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Ross A. Feldmann is the ABA YLD District Representative for Maine and Vermont and the Chair-Elect of the Vermont Bar Association Young Lawyers Division. He is an associate in the litigation department of Gravel and Shea, a law firm based in Burlington, Vermont.
By Ross A. Feldmann
Every year in mid-January, attorneys throughout Vermont venture to Montreal—one of the northernmost cities in the Western Hemisphere—to “thaw.” Odd as it may seem, Green Mountain lawyers have being following this tradition, courtesy of the Vermont State Bar’s Young Lawyers Division, for more than thirty years.
The Vermont Bar Association’s “Mid-Winter Thaw” conference, which was first organized by the Young Lawyers Division in 1977, is one of the most popular events within the state bar each year. Not only does it provide opportunities to socialize and obtain CLE credits, but the proceeds also fund the division’s entire budget for the year, making the Vermont YLD one of the few self-funded affiliates in the country.
Glenn Jarrett, who was a member of the Vermont YLD board that organized the first Mid-Winter Thaw conference in Montreal, explained that, at the time, the Division had no idea it would become the tradition it is now. “We just hoped someone would show up,” said Jarrett, who is a principal with the Jarrett Law Office, PLC, in South Burlington, Vermont, specializing in estate planning and elder law. “We figured it was a good way to get away for a weekend. We didn’t think it would go on for thirty years.”
But go on it has, becoming what current YLD Chair Michael Donofrio terms an institution. “We’re fortunate in that there is a large and loyal core of folks who count on it year in and year out—to have this unique social gathering in an exciting place outside the state,” said Donofrio, who is also an attorney with the Vermont Attorney General’s Office.
The structure of the event has remained nearly the same throughout its history. Programming begins Friday afternoon, when lawyers first arrive for an ethics CLE panel, followed by social events in the evening. Saturday morning programming includes additional CLE panels, as well as a brunch with a non-CLE keynote speech. Keynote speakers have ranged from politicians to movie directors to writers, but most have had some connection with Vermont. The conference ends with another reception Saturday evening. The YLD organizes the entire event, from lining up panelists and keynote speakers to soliciting sponsors to negotiating rates and services from the hotel.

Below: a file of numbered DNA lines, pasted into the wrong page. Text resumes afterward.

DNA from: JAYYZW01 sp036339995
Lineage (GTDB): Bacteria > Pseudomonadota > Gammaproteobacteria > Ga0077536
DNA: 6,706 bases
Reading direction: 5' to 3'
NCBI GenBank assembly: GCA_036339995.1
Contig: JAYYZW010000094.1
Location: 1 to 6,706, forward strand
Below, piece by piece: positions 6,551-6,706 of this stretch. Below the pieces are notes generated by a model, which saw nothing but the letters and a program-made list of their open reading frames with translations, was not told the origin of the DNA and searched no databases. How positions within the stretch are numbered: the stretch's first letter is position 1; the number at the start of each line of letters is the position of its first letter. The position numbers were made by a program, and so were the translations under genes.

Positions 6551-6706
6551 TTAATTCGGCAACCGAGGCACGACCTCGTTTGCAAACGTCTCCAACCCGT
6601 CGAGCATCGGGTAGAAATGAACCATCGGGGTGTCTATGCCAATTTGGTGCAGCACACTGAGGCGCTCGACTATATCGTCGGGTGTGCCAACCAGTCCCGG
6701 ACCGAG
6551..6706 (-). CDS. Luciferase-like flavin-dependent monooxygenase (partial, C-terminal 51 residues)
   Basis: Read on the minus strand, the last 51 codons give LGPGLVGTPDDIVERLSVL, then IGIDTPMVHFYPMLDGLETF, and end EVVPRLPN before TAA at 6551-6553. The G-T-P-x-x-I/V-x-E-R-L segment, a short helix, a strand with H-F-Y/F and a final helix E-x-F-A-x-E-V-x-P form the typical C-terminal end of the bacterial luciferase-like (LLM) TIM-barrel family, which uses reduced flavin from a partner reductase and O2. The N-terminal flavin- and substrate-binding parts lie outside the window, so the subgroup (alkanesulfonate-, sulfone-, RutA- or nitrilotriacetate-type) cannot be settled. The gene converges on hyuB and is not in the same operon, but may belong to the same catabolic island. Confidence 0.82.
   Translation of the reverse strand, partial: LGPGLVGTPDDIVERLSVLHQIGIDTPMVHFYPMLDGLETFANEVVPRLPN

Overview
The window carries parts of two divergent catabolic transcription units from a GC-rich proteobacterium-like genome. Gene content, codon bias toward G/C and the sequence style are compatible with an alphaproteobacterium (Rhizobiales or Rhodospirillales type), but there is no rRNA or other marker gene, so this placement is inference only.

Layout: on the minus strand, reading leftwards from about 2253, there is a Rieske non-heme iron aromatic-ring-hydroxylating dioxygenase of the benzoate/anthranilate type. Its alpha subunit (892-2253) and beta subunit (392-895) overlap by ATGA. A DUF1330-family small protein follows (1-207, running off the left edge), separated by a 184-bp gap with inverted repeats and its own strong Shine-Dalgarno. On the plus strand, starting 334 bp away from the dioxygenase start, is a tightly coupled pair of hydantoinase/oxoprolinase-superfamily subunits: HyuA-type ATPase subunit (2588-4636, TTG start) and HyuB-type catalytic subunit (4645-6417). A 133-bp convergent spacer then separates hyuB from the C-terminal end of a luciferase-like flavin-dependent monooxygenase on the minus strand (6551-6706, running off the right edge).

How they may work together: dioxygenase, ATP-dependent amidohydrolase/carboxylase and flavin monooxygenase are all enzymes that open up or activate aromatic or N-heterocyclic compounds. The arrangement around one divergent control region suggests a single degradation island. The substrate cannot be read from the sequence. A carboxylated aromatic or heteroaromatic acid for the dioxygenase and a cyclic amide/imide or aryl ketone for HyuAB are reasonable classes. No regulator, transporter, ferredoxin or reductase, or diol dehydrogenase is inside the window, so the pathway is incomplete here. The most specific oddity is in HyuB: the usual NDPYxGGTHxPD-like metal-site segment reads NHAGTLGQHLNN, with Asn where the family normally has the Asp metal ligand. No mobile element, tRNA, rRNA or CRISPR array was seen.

So why Montreal in the middle of winter? As Ed Adrian, who was YLD Chair in 2003–2004, explained, the city is close by and has much to offer. “We are so fortunate to have Montreal as a resource, because we can live in a very rural, very small state and just drive less than two hours and there we are, the second largest French-speaking city in the world,” said Adrian, who is a prosecutor with the Vermont Secretary of State’s Office of Professional Regulation. “Montreal is really a world-class city.”
The dreary and dark month of January in Vermont provides one of the best reasons to have an event that lets people escape to a vibrant, foreign city. “For many of us, it’s just a wonderful getaway,” said Mark Oettinger, who chaired the division in the early 1990s and who is now General Counsel for the Vermont Department of Education. “One of the advantages of Montreal is that it’s close, comparatively speaking, but it’s other-worldly—it’s special, it’s romantic, it’s European. That special character that it enjoys is what I think has given [the Thaw] its longevity.”
As for advice to other affiliates, “the key is to somehow make the event unique,” Donofrio said. “We’ve been able to do that in large part because of the location, because it’s the only sizable VBA-sponsored event that takes place out of state.” Adrian said that the most important element in bringing the event together is having a good team in place. “You want to make sure that you have a strong team of people that you’re working with in your affiliate leadership,” he said. Oettinger stressed that any such event should have a “good balance between CLE and social activity.” To him, the Thaw “sort of harkens back to a period of civility within the bar and the practice of law that to some extent has been lost in the scramble.”
Past and present YLD members expressed pride in being able to have this institutional role within the bar association, with which the YLD has a strong positive relationship. Indeed, the VBA Board of Bar Managers has three seats reserved for members of the YLD board, and young lawyers frequently stay involved with the Board as soon as they age out of the YLD. Having an annual event that provides the Division’s entire funding helps cement this relationship, and Vermont young lawyers are proud to fulfill this role. “None of us thought it was something that was that revolutionary,” Jarrett said. “We just thought it might be a good idea. It worked out to be a great idea. I’m so glad that it did.”